Bangladesh removes ‘un-Islamic’ statue after protests

DHAKA, Bangladesh on Friday withdrew a controversial statue of a goddess of justice outside the Supreme Court that hard-line religious had considered “non-Islamic,” a move its creator has marked a victory for Islamists.
The hard line wanted the image of the woman at the base of the bed, holding a scale in the hand – a version of Bangladesh of the Greek goddess of justice – be replaced by a Koran.
The sculptor Mrinal Haque suppressed the tears that watch the retreat of the statue after less than six months, saying that it was “a clear corpse”.
“Even my mother did not die made me so distressed,” he told AFP Haque, adding that the court’s decision was a victory for the Islamists who organised months of protests against the statue.
The kidnapping provoked demonstrations outside the courtroom and on the campus of Dhaka University, a secular stronghold, activists who see it as a disturbing sign of Islamization creeping in.
Police fired rubber bullets, tear gas and water cannons to disperse hundreds of protesting students and left-wing activists against the withdrawal, according to an AFP photographer at the scene.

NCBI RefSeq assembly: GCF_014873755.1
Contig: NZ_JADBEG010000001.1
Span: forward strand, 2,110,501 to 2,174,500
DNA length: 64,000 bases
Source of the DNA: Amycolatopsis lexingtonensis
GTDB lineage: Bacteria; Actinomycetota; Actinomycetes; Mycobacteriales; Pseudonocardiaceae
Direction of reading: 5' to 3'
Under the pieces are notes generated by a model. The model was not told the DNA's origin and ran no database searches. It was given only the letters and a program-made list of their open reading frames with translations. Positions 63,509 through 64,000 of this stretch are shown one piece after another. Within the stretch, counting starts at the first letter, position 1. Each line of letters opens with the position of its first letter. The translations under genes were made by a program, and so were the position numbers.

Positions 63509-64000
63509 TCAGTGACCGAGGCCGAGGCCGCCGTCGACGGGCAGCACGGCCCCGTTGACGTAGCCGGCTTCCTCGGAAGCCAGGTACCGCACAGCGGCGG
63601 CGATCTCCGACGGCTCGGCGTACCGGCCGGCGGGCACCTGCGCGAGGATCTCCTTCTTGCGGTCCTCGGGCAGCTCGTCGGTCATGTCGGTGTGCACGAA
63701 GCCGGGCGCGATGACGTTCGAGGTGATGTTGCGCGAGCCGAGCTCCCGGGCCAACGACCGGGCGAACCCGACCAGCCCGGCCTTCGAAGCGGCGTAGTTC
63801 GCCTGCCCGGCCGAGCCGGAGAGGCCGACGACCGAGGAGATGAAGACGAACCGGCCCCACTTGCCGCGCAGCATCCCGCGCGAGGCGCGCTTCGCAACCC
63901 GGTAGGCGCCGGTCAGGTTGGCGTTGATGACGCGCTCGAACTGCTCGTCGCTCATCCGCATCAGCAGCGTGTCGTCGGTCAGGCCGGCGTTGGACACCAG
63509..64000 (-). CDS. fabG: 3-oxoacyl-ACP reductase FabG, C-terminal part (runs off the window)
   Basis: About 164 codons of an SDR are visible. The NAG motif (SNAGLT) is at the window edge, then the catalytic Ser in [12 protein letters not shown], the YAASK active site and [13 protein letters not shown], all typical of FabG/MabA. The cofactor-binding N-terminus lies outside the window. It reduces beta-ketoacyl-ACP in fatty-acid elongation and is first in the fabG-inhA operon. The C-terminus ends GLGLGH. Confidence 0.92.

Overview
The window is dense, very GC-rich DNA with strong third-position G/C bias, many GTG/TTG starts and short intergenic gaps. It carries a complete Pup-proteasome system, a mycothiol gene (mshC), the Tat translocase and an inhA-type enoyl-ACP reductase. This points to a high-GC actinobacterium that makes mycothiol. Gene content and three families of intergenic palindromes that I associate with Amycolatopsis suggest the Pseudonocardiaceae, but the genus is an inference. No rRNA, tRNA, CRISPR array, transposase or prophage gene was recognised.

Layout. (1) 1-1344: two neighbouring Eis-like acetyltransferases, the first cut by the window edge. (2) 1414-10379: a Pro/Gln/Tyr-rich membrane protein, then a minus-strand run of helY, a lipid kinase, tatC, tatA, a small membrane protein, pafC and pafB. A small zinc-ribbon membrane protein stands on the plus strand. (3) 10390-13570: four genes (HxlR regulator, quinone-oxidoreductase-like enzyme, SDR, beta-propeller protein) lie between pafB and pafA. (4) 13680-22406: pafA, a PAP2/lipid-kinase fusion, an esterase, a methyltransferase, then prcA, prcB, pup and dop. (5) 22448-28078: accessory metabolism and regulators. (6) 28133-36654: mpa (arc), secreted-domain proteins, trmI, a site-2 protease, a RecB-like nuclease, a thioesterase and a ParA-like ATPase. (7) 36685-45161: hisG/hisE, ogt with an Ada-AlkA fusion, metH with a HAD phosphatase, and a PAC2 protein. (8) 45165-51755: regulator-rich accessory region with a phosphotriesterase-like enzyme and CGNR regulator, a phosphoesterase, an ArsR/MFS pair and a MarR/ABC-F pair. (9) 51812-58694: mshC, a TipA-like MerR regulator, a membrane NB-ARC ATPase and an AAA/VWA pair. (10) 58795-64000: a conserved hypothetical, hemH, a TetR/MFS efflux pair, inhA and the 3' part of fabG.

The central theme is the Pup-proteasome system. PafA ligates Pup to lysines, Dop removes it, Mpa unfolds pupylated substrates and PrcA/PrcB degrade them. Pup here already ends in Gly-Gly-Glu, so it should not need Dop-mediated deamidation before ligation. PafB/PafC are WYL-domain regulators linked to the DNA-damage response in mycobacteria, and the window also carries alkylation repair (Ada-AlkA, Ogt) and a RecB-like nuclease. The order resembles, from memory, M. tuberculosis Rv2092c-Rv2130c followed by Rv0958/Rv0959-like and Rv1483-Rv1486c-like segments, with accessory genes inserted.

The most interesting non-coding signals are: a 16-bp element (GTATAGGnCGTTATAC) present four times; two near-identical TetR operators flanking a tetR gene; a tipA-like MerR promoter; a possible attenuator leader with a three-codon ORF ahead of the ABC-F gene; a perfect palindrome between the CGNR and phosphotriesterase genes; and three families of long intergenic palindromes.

“This is a betrayal of the people. The depressing thing is that the government uses it as a political tool,” senior secular activist Imran Sarkar told AFP.
Haque said that the authorities had “hegemony spent in Hefazat (-e-Islam)”, referring to the Islamist hard-line group that has carried out a series of demonstrations that demanded the destruction of the statue.
There were no official comments from the court or the government, but the attorney general said the recall had been discussed before the court on Thursday.
“It was a court decision,” he said.
Bangladesh’s Prime Minister Sheikh Hasina, who heads the secular Awami League party, is initially far from the line.
She broke her silence last month to describe the statue of “ridiculous” after inviting leading Islamist leaders into her residence.
“I do not like myself. We call a Greek statue, but is it a Greek statue coming here?” She said.
The sculptor Haque rejected this claim.
“It is a sculpture of a woman wearing a traditional Bengali sari, blouse, petticoat and bracelets,” he said.

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